Barriers are still holding back Emiratis from joining the private sector despite 2013 being designated the year of Emiratisation.
Nationals cite low wages and long hours as reasons dissuading them from making the move from jobs with the Government, while few incentives or penalties are driving private sector companies towards recruiting locals, say experts.
"With 2013 having been declared the Emiratisation year, there is more urgency and awareness about the need to Emiratise in the private sector but not necessarily more actions, unfortunately," said Hamza Zaouali, the managing director of Iris Executives, a UAE-based recruitment company specialising in hiring Emiratis. Ninety per cent of the 225,000 Emiratis in the workforce are employed in the public sector. Of the 22,000 in the private sector, 65 per cent work in the banking industry, according to the Ministry of Labour. The Government is striving to raise the numbers of Emiratis in the private sector to reduce the burden on the already bloated public sector and help to improve technical skills.
Mohammad Zamani, an associate at the professional services firm KPMG is one of the Emiratis working in the private sector. He believes a key challenge is changing the mindset of young Emirati graduates and their families about a career outside Government.
"Awareness of working in the private sector is a must as the public sector will not be able to absorb all the new Emirati graduates," said Mr Zamani. "The competition in the private sector to take out the best Emiratis might put some pressure on them too in terms of pursuing further education, which might put pressure on their work-life balance."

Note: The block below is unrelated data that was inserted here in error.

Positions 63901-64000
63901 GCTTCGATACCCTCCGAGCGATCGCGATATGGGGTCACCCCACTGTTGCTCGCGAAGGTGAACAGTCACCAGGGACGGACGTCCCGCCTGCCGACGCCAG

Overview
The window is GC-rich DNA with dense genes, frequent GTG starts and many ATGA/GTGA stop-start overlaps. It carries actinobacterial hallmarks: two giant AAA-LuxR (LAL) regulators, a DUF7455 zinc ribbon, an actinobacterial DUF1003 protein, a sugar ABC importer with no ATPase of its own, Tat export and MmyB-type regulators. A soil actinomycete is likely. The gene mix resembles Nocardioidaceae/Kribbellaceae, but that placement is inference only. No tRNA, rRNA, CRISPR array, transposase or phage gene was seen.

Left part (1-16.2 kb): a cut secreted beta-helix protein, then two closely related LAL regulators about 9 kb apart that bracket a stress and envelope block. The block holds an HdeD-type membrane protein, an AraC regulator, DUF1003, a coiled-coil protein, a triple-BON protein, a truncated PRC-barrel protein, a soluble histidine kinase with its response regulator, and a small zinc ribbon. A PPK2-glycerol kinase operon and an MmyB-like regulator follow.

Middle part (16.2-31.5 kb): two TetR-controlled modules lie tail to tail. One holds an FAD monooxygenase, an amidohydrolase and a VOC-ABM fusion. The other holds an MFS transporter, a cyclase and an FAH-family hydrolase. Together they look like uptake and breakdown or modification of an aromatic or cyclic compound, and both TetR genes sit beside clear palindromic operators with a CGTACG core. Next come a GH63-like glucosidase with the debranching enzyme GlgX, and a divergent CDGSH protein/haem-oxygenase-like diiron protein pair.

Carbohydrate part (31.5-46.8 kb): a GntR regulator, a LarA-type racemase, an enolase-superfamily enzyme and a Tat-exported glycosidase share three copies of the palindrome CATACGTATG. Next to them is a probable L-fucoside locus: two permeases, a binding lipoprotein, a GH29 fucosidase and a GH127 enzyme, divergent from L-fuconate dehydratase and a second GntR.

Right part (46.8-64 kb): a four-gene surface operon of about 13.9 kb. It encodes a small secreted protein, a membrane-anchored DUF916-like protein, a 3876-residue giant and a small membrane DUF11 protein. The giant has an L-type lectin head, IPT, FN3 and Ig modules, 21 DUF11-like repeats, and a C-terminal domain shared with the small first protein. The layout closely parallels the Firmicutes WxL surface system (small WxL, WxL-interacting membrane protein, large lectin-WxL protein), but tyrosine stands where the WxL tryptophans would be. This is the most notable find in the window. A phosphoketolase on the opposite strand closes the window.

He also cites a difference in salary levels between the private and public sector as another barrier.
In an effort to make the private sector more attractive, the Ministry of Labour is considering several reforms including increasing private sector holidays and providing a minimum salary entitlement for UAE nationals.
Still, Mr Zaouali believes the salary gap may be a misconception.
"In fact, many government entities pay much less than private sectors," he said. "The fundamental points of difference are working hours and job stability, which are very understandable."
The Cabinet passed a decree in 2005 that stipulates companies operating in trade and commercial activities with more than 50 employees should maintain an annual 2 per cent Emiratisation quota. But certain sectors have more stringent quotas such as 15 per cent in banking. Consultancy firms are also expected to have significant levels of Emiratisation among their operational team to pre-qualify for government tenders.
But the quota system was patchy, said Peter Benyon,the regional director of ICAEW Middle East, a professional accounting body.
"There are roadblocks in the system which promote certain industries over others and need to be addressed in the long term. I see that as a major barrier to the optimal allocation of Emiratis," he said.
Of the companies that are ramping up their recruitment of nationals, many say the process is not just about meeting internal or external targets.
"It's about becoming a more local company. The future of Axa here is about being managed by nationals where they will support the business and meet Axa's strategy," said Alexis de Beauregard, the chief officer of marketing and retail product offering at Axa Insurance in the Gulf. It has an Emiratisation level of 15 per cent.